Ondatra zibethicus


In wetlands with dense emergent vegetation, with a preference for slow or still water, muskrats build small lodges out of aquatic plants, under root balls, in streams and pond embankments, and under docks.

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This omnivore eats cattails, reeds, rushes, and pond-weeds; but also some mussels, insects, and crayfish.

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Distinctive Characteristics

A small aquatic rodent, one to two feet long, with glossy, brown waterproof fur and a skinny rat-like tail that makes a V shape when it swims.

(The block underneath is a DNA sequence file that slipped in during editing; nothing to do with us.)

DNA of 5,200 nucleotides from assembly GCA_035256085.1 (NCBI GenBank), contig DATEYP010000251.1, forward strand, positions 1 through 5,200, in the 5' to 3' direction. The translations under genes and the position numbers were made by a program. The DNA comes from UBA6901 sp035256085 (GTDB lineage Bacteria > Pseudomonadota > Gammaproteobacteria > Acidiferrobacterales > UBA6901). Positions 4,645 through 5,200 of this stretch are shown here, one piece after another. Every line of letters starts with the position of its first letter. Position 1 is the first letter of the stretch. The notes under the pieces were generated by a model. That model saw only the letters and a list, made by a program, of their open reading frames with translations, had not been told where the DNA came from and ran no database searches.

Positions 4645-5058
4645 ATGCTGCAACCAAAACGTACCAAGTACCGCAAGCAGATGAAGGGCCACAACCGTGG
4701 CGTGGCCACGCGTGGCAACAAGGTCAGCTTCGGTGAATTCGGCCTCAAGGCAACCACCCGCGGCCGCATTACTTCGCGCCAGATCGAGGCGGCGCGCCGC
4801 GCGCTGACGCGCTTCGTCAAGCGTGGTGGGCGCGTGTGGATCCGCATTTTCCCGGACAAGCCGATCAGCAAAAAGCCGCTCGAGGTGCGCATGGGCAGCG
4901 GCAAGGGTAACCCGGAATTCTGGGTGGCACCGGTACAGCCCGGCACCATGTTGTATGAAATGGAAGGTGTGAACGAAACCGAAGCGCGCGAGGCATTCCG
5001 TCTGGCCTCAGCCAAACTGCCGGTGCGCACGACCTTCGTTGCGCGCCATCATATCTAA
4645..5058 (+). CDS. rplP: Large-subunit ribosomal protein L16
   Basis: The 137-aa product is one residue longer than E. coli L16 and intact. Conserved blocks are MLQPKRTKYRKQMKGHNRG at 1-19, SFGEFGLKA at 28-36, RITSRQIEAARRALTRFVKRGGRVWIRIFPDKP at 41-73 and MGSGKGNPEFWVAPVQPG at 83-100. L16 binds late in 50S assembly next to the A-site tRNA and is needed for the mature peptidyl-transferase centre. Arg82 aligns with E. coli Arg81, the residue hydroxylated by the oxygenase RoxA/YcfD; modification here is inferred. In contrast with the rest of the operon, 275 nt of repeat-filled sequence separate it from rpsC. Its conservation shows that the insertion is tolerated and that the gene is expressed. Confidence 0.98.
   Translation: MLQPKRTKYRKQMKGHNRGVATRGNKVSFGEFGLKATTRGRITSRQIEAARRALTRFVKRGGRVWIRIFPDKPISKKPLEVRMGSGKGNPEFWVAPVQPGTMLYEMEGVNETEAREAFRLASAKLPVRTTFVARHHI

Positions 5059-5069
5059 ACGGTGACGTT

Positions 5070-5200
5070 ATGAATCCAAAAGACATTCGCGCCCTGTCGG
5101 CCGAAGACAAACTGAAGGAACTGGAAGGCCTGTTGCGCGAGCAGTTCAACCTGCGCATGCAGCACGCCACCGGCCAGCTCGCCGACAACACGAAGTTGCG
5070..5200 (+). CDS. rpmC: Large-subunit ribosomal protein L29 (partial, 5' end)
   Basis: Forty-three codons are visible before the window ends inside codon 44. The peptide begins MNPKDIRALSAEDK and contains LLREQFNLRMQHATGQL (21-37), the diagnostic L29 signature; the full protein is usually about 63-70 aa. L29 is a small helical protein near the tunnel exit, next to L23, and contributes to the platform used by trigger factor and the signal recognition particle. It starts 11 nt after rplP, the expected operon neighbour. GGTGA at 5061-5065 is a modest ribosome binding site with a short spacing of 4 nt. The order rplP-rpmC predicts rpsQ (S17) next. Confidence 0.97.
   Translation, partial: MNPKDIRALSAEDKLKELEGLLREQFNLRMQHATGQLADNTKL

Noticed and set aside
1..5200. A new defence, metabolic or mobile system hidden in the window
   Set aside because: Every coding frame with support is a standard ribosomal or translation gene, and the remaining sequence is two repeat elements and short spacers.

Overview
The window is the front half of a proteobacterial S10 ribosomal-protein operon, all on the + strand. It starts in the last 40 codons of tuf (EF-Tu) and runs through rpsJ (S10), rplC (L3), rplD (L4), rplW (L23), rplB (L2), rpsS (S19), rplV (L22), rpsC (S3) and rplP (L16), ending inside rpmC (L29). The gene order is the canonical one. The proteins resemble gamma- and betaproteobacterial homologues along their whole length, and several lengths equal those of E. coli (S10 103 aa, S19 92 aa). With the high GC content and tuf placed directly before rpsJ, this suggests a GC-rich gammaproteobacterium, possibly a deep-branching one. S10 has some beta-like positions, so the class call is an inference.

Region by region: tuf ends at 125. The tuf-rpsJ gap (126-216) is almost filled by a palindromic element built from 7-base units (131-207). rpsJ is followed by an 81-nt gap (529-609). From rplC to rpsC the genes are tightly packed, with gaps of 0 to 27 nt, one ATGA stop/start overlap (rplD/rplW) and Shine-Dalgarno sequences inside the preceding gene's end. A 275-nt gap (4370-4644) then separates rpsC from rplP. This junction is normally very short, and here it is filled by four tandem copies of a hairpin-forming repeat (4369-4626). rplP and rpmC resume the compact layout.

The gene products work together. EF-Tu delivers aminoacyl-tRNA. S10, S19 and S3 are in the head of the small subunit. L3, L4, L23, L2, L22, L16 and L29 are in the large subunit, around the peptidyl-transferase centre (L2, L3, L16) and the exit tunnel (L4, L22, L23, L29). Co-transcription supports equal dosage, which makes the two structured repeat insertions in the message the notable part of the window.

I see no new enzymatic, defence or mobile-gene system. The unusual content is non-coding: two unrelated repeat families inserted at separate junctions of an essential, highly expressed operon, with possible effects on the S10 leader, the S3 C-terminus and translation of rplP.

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Active all day throughout the year, the muskrat maintains water access routes through ice in winter, and can stay under water for up to 15 minutes.

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Reproduction & Family Structure

Four to eight young are born sometime between March and October.

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Living with Wildlife

How to Prevent or Resolve Conflicts with Muskrats

Most damage from muskrats are from burrowing and digging that can weaken dikes and dams. Learn how to make your area less attractive to muskrats. 

Learn more

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